Sir David William Smith (1764-1837) of Pickering in Upper Canada, and of Preston, County Northumberland
[ Alnwick, Northumberland. ] 21 March 1831.
1p., 12mo. On bifolium. In very good condition. Having asked Thorp's son to ask him to 'turn this' in his mind, he writes again on behalf of the Duke, who would like 'the names of such gentry, as might be made Depy. Lieuts. Mr. Adamson complaining of their want at Hexcham - Avonlea - & some other places'. The only name that Smith can recollect is that of 'Mr. Mitford, of Mitford Castle, who is desirous of acting'.
Sir Thomas Dalrymple Hesketh, 3rd Baronet (1777-1842) of Rufford, Lancashire [Rufford Old Hall; William Alexander Le Petit, engraver; George Pickering, artist]
Letter from Rufford Hall [Lancashire]. 17 November 1829.
The three items are attached to leaves removed from an album. All three are in good condition, on lightly aged paper. The address is 2pp., 4to. 30 lines of text. It begins: 'Gentlemen, | I should be wanting in every proper feeling of duty and respect to you and to the County of Lancaster at large, after what passed at the last General Election I were not to avail myself of the opportunity afforded me by Mr. Blackburne's address, of relieving the County from all suspence as to the part I amy be expected to take, whenever He (Mr.
Lumb Stocks RA (1812-1892), English steel engraver [J. M. W. Turner; John Martin; John Baylis Allen; John Cousen; Charles Rolls; David Roberts; George Cattermole; A. E. Chalon; Finden; Charles Heath]
Publishers (all London): Art Union of London; Baldwin & Cradock; P. & D. Colnaghi; Fisher, Son & Co.; Hamilton, Adams; Hurst, Robinson & Co.; Robert Jennings; Longmans; W. Marshall; William Pickering; John Sharpe; Whittaker. Between 1826 and 1863.
For a full list of named engravers, artists and publishers, see below. Lumb Stocks was, as the Oxford Dictionary of National Biography points out, 'one of the most influential exponents of steel line engraving, and his death left the Royal Academy without an engraver in its ranks'. He bequeathed his collection of prints to the British Museum;; the present collection was retained by the family, and purchased from the estate of Harold Carpenter Lumb Stocks (1884-1956), organist of St Asaph Cathedral.
Theodosia Pickering Garrison [Mrs. Frederick J. Faulks] (1874-1944)
'Theodosia Pickering Garrison, | 32 Nassau Street, New York City.' Undated [1909 or before].
1p., landscape 12mo. Good, on aged paper. Garrison's name and address are typed in the top left-hand corner. Her signature is written boldly beneath the poem, which is eight lines long, in two stanzas. It reads 'Because I snatched a pebble from the way, | And thought it priceless till that day my eyes | Filled with a clearer light, and knew my prize | Was worthless, poorer than the common clay; | Because of this shall I go clamouring, | "Behold, there are no diamonds!" and say, | "Look as ye will, ye find but pebbles"? Nay!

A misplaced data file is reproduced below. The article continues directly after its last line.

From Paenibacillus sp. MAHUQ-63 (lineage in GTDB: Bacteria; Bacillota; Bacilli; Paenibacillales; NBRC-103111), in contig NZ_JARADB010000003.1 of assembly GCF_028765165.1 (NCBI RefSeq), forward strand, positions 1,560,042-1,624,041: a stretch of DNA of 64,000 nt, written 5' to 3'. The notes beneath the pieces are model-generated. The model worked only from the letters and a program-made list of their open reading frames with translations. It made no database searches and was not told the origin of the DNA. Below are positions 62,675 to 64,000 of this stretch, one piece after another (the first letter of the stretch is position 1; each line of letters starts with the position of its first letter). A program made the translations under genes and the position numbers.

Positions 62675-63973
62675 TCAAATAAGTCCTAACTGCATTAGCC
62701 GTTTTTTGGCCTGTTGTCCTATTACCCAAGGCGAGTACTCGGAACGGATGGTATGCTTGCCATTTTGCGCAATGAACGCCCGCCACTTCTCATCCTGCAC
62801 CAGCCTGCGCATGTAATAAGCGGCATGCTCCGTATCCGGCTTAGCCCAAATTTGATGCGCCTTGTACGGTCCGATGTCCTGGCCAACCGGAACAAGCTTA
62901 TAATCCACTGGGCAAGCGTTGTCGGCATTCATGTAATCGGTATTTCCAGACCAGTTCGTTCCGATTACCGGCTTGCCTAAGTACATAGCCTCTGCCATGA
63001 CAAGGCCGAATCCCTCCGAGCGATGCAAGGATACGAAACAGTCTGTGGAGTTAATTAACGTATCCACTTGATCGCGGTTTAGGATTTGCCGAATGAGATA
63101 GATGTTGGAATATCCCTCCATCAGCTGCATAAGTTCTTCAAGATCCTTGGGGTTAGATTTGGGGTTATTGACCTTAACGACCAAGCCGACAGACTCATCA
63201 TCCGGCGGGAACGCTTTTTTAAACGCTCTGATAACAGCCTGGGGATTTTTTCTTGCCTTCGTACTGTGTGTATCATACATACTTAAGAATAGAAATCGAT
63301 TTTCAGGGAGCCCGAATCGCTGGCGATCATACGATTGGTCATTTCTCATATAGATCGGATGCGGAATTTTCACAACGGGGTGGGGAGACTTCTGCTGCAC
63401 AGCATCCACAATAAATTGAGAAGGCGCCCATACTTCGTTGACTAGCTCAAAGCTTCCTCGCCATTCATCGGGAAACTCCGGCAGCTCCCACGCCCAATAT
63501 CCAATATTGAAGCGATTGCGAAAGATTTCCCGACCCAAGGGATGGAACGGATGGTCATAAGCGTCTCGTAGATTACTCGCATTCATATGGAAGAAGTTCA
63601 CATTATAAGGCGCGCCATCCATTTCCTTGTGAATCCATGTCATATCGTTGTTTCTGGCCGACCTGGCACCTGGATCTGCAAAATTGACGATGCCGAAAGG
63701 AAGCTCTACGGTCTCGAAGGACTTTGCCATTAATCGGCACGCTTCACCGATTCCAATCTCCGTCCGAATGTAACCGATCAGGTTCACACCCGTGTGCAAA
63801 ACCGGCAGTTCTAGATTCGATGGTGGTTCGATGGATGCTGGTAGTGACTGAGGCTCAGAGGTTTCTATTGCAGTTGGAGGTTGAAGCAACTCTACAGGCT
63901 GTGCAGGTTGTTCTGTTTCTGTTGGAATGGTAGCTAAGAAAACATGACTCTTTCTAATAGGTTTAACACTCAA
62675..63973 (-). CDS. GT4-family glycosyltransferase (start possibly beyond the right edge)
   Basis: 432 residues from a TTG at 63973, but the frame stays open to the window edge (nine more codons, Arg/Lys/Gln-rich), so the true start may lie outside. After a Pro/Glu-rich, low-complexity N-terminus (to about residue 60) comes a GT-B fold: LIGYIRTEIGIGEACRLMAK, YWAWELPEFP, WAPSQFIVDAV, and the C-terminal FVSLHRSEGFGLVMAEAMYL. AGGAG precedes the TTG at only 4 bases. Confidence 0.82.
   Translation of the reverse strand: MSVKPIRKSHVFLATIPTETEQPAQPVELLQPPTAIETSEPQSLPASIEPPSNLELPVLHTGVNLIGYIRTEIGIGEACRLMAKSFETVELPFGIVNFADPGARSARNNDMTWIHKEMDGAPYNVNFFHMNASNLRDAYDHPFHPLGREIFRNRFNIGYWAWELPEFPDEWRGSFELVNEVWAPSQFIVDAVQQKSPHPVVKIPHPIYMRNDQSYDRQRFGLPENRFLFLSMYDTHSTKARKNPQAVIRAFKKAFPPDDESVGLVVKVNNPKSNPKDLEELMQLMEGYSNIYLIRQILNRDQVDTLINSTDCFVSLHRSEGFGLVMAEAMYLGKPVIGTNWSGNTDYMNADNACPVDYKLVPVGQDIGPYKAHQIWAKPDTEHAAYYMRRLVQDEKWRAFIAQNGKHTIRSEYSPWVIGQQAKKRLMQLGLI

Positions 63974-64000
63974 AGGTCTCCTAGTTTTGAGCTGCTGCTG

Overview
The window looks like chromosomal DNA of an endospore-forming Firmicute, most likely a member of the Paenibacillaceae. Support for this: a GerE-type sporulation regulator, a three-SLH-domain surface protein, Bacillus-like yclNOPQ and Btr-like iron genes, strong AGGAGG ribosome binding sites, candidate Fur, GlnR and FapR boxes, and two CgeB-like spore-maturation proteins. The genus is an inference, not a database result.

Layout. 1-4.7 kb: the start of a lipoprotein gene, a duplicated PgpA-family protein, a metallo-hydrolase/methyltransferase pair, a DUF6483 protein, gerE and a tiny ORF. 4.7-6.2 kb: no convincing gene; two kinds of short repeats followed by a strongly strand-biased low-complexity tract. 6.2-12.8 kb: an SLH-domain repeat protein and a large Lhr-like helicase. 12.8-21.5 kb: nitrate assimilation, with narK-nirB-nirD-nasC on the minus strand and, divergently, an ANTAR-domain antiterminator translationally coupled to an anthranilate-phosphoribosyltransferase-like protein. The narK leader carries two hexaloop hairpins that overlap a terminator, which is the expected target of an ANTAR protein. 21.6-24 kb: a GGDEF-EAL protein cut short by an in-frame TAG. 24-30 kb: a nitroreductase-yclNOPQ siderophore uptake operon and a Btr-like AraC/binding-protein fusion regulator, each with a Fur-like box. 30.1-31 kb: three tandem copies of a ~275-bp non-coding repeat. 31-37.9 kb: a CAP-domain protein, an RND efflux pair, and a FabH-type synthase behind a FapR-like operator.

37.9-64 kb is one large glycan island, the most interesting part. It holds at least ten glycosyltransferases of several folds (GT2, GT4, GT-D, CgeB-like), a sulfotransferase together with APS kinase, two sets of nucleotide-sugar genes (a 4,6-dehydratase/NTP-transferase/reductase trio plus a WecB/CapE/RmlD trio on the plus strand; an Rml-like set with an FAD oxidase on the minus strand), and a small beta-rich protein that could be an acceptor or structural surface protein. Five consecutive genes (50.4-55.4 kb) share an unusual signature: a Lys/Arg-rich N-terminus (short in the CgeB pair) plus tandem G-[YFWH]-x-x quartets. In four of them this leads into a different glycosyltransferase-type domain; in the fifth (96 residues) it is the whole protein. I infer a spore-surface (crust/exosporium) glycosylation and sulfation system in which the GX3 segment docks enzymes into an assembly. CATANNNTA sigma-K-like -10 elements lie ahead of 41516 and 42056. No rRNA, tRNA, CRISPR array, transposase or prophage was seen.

The Pickering Horace' [Quintus Horatius Flaccus; William Pickering, London publisher; Charles Corrall, printer; Pickering's Diamond Classics; miniature books]
Londini: Typis C. Corrall; Impensis Gul. Pickering, 31, Lincoln's Inn Fields. MDCCCXX.' [London: William Pickering, 1820. Printed by Charles Corrall.]
A bibliographical landmark: the first issue of the first volume in Pickering's series of 'Diamond Classics' 32mo: [ii] + 185 + [i] + [i]. Engraved frontispiece portrait of 'Horace' by R. Grave, facing engraved titlepage, which precedes the letterpress titlepage. On the reverse of the leaf with p.185 on its recto is a portrait of Sir Francis Bacon, captioned 'Advancement of Learning.' On the page facing this are the 'Corrigenda.' Tight copy, on aged paper, with a few dogeared pages, in contemporary black russia binding with boards and spine ornamented in gilt and title 'HORATIUS'.
David Holt [William Pickering, London bookseller; the Aldine Press; Charles Whittingham, printer; the Chiswick Press]
London: William Pickering, Piccadilly. George Bell, Fleet Street. 1853. ['C. Whittingham, Tooks Court, Chancery Lane.']
12mo: viii + 207 pp. Advertisement and printer's slug on reverse of last leaf. Additional sepia engraved title ('T. Letherbrow. Del. W. Morton. Sc. Manchr.') with illustration depicting a stern-looking woman (one of the fates?) holding a bobbin of thread. By her side a cherub with a lyre and a large, incongruous metal cog. In original blind-stamped green cloth binding. A tight copy, lightly foxed and aged, in faded binding with slight wear and a small stain to the front board. Ownership stamp of Florence Armaghdale on front free endpaper. Last two leaves opened clumsily. Scarce.
Geoffrey Keynes; The Fleuron [William Pickering; The Chiswick Press]
1924. 'London . MCMXXIV | At the office of THE FLEURON'. ['London: Chiswick Press.']
Quarto (25.5 x 19 cm) bifolium. Attractively-printed on watermarked laid paper. Unbound. Foxed and lightly-creased. Two short 0.5 cm buff strips of cloth from mount neatly adhering to the margin of the reverse of the second leaf. 'PERENNIS ET FRAGRANS.' enclosed within engraved wreath on title. Eighteen-line prospectus for the work on reverse of first leaf, with the recto of the second carrying a full-page facsimile of the title of Pickering's 1844 edition of John Merbecke's 1550 'The Book of Common Prayer Noted', printed in red and black. Printer's slug on reverse of second leaf.